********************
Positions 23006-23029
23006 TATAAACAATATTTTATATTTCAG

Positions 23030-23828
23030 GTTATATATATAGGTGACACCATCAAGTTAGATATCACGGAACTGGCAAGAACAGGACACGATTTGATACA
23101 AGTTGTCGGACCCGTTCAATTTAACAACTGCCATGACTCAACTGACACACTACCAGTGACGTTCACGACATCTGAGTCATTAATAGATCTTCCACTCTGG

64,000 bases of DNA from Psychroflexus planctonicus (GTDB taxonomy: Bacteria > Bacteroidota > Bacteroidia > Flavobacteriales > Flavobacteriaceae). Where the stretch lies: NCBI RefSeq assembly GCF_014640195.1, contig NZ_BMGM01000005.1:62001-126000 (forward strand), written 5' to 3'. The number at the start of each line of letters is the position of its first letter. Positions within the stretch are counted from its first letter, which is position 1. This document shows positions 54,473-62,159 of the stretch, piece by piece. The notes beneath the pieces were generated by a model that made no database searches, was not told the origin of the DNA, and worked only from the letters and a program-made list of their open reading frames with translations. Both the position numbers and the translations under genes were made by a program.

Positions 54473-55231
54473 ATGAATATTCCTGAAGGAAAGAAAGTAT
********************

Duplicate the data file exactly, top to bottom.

Positions 23006-23029
23006 TATAAACAATATTTTATATTTCAG

Positions 23030-23828
23030 GTTATATATATAGGTGACACCATCAAGTTAGATATCACGGAACTGGCAAGAACAGGACACGATTTGATACA
23101 AGTTGTCGGACCCGTTCAATTTAACAACTGCCATGACTCAACTGACACACTACCAGTGACGTTCACGACATCTGAGTCATTAATAGATCTTCCACTCTGG

64,000 bases of DNA from Psychroflexus planctonicus (GTDB taxonomy: Bacteria > Bacteroidota > Bacteroidia > Flavobacteriales > Flavobacteriaceae). Where the stretch lies: NCBI RefSeq assembly GCF_014640195.1, contig NZ_BMGM01000005.1:62001-126000 (forward strand), written 5' to 3'. The number at the start of each line of letters is the position of its first letter. Positions within the stretch are counted from its first letter, which is position 1. This document shows positions 54,473-62,159 of the stretch, piece by piece. The notes beneath the pieces were generated by a model that made no database searches, was not told the origin of the DNA, and worked only from the letters and a program-made list of their open reading frames with translations. Both the position numbers and the translations under genes were made by a program.

Positions 54473-55231
54473 ATGAATATTCCTGAAGGAAAGAAAGTAT